Last week, my editor at The Times noticed a classified ad in the paper: “Boat for sale,” it said, then went on to describe a catboat that had been used in the movie “Jaws.” She thought that maybe there was a story there, and she asked me to photograph the boat and its seller, and to hear what he had to say.
The catboat for sale
Phil Fleischman met me at the designated turn off the Upper Lamberts Cove Road, and we drove together to his former house on Lake Tashmoo, where he still keeps the catboat.
Built in a boat yard in Groton, Conn., the catboat, he told me, has had three previous owners: Universal Studios originally bought the boat new for the film “Jaws.” Stanley Leadbitter from Vineyard Haven bought it from Universal in 1977; Joe Hall bought it from Stanley in 1982. Phil purchased the boat in 1983 from Joe, and stored it at the house he and his wife had just built for themselves on Tashmoo. Recently, Phil sold the house, and now he rents in Vineyard Haven.
The catboat scene in ‘Jaws’
“My niece was in ‘Jaws,’” he said, “and I suspect that the same scene that she was in was the scene for the catboat, though I haven’t actually seen it in ‘Jaws.’ That’s the scene where the swimmers are running out of the water, afraid of the shark.
“I named the boat Mother Courage II, after the Bertolt Brecht play. In the play, [Mother Courage] followed the army around and sold them things. It’s my second catboat; the first one, Steve Ewing of Edgartown now owns.”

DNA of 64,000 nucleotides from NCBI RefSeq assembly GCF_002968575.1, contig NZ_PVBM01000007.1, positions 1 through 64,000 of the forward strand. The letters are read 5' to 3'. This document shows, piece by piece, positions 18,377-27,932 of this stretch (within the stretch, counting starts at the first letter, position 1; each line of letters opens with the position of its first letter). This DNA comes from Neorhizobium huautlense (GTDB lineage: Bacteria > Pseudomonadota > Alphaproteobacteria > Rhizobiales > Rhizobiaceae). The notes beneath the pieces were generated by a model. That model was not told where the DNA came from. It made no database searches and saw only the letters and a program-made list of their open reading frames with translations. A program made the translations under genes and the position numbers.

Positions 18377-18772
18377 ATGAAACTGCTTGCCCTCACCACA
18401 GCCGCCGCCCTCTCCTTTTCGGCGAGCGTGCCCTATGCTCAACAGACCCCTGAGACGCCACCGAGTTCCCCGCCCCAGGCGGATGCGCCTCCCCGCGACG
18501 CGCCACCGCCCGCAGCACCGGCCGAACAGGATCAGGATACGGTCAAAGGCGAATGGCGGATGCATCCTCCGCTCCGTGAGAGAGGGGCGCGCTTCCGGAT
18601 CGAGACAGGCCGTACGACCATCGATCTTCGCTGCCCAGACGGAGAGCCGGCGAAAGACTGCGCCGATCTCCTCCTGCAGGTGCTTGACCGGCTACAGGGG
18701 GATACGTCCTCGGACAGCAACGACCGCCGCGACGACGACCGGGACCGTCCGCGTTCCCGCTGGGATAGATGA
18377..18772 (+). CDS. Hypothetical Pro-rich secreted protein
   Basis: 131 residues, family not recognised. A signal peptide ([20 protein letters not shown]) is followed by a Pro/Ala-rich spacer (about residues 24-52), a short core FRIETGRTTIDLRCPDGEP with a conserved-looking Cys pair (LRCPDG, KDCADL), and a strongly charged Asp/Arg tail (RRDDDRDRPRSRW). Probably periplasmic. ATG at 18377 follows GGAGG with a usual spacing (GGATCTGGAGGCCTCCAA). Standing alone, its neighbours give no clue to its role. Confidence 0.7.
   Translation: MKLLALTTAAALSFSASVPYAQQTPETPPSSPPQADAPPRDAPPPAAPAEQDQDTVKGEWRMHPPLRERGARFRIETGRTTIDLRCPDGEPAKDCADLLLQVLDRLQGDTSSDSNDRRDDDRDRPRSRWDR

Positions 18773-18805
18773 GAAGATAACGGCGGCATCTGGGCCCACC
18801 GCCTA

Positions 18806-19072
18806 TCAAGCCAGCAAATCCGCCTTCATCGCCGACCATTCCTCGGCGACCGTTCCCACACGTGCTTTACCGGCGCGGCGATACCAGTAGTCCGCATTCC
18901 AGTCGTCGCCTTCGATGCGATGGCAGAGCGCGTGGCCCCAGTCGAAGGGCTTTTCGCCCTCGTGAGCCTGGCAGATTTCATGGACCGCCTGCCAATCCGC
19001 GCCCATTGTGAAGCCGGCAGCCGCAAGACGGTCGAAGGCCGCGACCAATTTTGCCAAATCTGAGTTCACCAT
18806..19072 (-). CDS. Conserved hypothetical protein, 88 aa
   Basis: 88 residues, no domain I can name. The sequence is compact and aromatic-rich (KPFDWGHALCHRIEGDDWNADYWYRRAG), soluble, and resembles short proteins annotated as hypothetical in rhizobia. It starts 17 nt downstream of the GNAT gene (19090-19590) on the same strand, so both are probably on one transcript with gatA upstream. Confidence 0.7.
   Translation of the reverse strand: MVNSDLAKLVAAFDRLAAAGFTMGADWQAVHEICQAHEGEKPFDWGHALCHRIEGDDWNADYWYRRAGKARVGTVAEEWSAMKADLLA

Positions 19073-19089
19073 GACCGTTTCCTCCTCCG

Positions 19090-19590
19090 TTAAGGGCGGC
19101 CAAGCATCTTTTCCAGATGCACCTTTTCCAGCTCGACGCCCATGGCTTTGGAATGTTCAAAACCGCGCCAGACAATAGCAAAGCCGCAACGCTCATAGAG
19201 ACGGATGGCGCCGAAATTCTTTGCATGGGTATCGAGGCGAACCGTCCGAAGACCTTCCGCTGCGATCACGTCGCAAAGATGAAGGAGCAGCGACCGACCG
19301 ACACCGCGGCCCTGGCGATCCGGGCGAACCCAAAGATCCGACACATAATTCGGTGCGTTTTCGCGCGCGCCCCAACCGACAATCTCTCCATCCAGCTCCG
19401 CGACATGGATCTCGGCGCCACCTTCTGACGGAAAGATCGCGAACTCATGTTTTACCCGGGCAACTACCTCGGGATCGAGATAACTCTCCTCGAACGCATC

Phil Fleischman and boats
“I’m 84,” he continued, “and not hopping around on boats anymore, though I still own a 37-foot Downeaster motorboat that I keep at the old dock. I’ve taken it to Florida twice through the Intracoastal Waterway and up to Lake Ontario, up the Hudson River through the Erie Canal and Oswego Canal into Lake Ontario. Gannon & Benjamin will take it out of the water for me this winter.”
He went on, “I was a boatbuilder in my youth, while studying geology at Columbia in New York City. It took me 10 years to finish my own 26-foot wooden boat, since I was a student at the time. I worked from 6 am til 10 am, then did various jobs to make a living while attending night classes. I got most of my details from the boatbuilders’ bible — Howard Chapelle’s book on traditional boatbuilding. The boat was seaworthy, but without an engine after six years, so I sailed it while finishing it, and finally got it an engine. I worked in local boatyards in the Eastchester Bay area of the Bronx, next to Pelham Bay Park where I was born and grew up — I’m fourth generation from the same Bronx neighborhood; my great-grandfather had a farm there.
“After college, I entered the Marine Corps in the 1950s, and they sent me to Radio School, where I turned out first in my class. I could choose where to be stationed, and I chose a duty aboard a Navy ship in the Mediterranean. I stood guard duty for Admiral Carney when we were in Naples; I was a corporal at the time.
“I forgot to mention that I’ve had my 100-ton license with the Coast Guard for many years, having captained large sailboats on regular runs in the 1960s. I sailed a 71-foot yawl, Anitra, built in Germany in 1928, on weekly runs from Fort Lauderdale to Grand Bahama Island, crossing the rough Gulf Stream in winter. We’d leave at 9 pm and arrive in daytime, navigating with only a compass. Today we have all kinds of navigation tools — in those days, the only thing available was a compass.”